Editor’s note: This is the introduction to an article, from Clean Energy Canada, authored by CLARE DEMERSE.
Prime Minister Trudeau and President Obama are expected to announce new climate change and clean energy commitments when they meet in Washington D.C. over the next couple of days.
According to advance media reports, the bilateral commitments are expected to cover clean energy, reductions in greenhouse gas emissions in the transportation sector, regulations for methane emissions, and Arctic climate impacts.
Increased cooperation between Canada and the U.S. could go a long way towards expanding clean energy and reducing carbon pollution from transportation. So with that in mind, here are six important questions about what that collaboration could look like, and what it would achieve.
Q: What could increased cooperation between Canada and the U.S. on clean power look like?
The two countries could collaborate on cross-border electricity transmission infrastructure, work together to invest in smarter grids, and create the conditions for increased exports of renewable power.
Specifically, President Obama’s Clean Power Plan allows U.S. states to use Canadian clean power to help meet their targets, provided the Canadian power comes online after 2012.
This is a significant opportunity for Canada: analysis by the North American Electric Reliability Council suggests that as the Clean Power Plan takes full effect, Canada could triple its clean power exports to the U.S. by 2030. 
The vast majority of Canada’s nearly $4 billion (Canadian) in electricity exports to the U.S. in 2014 came from hydro projects in Quebec, Ontario, Manitoba and British Columbia. Each of these provinces plans to develop new non-emitting generation (hydro, wind, or solar) that could qualify under the Clean Power Plan’s federal requirements.
There are also several proposals for new cross-border electricity transmission that would require a Presidential Permit in order to proceed.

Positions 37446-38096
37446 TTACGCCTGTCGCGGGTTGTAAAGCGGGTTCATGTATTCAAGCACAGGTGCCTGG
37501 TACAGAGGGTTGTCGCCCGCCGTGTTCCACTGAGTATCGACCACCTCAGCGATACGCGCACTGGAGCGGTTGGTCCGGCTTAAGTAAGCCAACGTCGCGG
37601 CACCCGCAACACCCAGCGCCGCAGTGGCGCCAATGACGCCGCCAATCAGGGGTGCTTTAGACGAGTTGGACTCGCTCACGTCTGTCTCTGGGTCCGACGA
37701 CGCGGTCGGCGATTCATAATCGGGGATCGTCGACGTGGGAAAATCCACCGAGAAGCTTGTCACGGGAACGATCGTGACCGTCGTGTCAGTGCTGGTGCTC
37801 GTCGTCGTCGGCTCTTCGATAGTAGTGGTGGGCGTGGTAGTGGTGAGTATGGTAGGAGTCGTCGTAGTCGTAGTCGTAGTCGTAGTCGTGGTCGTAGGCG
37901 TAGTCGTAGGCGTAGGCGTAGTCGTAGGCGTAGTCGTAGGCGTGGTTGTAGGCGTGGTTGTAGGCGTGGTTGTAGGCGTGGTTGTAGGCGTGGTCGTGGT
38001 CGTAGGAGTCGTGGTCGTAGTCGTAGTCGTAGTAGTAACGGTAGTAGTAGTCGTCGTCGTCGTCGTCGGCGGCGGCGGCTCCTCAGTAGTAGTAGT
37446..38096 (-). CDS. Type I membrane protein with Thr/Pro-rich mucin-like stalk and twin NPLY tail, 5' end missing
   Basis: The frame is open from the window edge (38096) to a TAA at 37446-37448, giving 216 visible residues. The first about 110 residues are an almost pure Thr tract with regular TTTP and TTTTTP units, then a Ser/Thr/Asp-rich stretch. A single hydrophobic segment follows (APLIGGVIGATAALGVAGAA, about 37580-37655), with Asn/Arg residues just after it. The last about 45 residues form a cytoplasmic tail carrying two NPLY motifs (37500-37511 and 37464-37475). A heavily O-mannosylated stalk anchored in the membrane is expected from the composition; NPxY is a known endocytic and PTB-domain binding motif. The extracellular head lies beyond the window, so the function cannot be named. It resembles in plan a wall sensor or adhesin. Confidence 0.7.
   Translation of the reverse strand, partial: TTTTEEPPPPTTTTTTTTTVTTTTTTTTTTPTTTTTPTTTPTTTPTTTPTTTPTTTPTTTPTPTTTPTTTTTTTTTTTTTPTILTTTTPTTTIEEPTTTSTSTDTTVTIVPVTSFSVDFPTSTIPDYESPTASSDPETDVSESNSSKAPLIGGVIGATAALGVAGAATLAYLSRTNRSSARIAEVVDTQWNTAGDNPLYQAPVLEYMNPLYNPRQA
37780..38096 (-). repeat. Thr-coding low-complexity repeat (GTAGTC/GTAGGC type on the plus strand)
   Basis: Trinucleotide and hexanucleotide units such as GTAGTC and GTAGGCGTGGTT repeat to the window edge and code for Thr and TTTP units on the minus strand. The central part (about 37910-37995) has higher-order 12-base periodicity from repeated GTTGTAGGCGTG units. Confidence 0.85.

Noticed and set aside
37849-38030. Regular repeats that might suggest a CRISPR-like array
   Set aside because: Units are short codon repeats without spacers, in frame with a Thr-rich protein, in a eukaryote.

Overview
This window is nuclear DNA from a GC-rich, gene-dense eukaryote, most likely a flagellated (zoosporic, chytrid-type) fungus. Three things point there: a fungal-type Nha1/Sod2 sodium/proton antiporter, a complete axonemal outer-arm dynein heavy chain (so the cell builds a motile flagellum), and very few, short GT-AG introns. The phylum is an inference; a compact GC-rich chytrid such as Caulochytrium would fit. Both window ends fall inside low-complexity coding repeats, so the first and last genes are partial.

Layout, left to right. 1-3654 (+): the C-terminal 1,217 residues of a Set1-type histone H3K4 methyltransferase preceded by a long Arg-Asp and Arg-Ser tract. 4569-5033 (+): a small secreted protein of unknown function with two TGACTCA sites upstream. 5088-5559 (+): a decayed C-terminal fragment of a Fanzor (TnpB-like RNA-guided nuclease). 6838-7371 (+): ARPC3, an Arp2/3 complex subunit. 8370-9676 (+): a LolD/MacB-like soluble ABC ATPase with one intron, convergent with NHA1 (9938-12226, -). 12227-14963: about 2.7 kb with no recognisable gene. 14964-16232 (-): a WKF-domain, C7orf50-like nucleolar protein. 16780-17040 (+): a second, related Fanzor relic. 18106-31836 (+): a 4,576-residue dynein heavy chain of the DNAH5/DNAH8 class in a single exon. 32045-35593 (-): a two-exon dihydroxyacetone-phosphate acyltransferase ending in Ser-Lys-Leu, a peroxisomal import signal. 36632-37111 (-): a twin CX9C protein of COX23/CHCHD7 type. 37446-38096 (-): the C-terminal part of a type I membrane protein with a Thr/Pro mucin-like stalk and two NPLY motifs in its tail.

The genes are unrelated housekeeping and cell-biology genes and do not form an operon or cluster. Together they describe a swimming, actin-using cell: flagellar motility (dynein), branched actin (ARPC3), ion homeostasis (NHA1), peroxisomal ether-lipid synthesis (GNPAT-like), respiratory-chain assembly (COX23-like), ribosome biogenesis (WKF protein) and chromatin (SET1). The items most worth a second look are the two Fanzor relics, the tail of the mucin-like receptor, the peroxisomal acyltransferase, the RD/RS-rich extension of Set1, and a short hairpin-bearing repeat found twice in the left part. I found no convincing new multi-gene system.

Q: What about reducing greenhouse gas pollution from transportation?
Electric vehicles are a key piece of the puzzle to reduce emissions in the transportation sector. They can also provide power storage and increase grid reliability.
This week, Canada and the U.S. can work together to accelerate the uptake of electric vehicles (EVs) by:
- Supporting fast-charging infrastructure across the border.
- Committing to a rapid increase in EV procurement for government fleets. (For example, the federal governments could adopt the commitment that 10% of new fleet vehicles be zero-emitting by 2016, as British Columbia and its U.S. state Pacific Coast Collaborative partners have done.)
- Committing to adopt harmonized national Zero Emission Vehicle (ZEV) regulations—a logical next step from the harmonized vehicle fuel efficiency standards already in effect in Canada and the United States. One-third of the American and Canadian populations live in provinces and states that have, or are considering adopting, a zero-emission vehicle standard.
Because the auto sector is so highly integrated across North America, it makes sense for the growing electric vehicle sector to develop on a continental scale as well. The “three amigos” summit later this year offers an excellent opportunity to launch a North American Electric Auto Pact.
For the rest of the article: http://goo.gl/FlqRp3;
Filed Under: News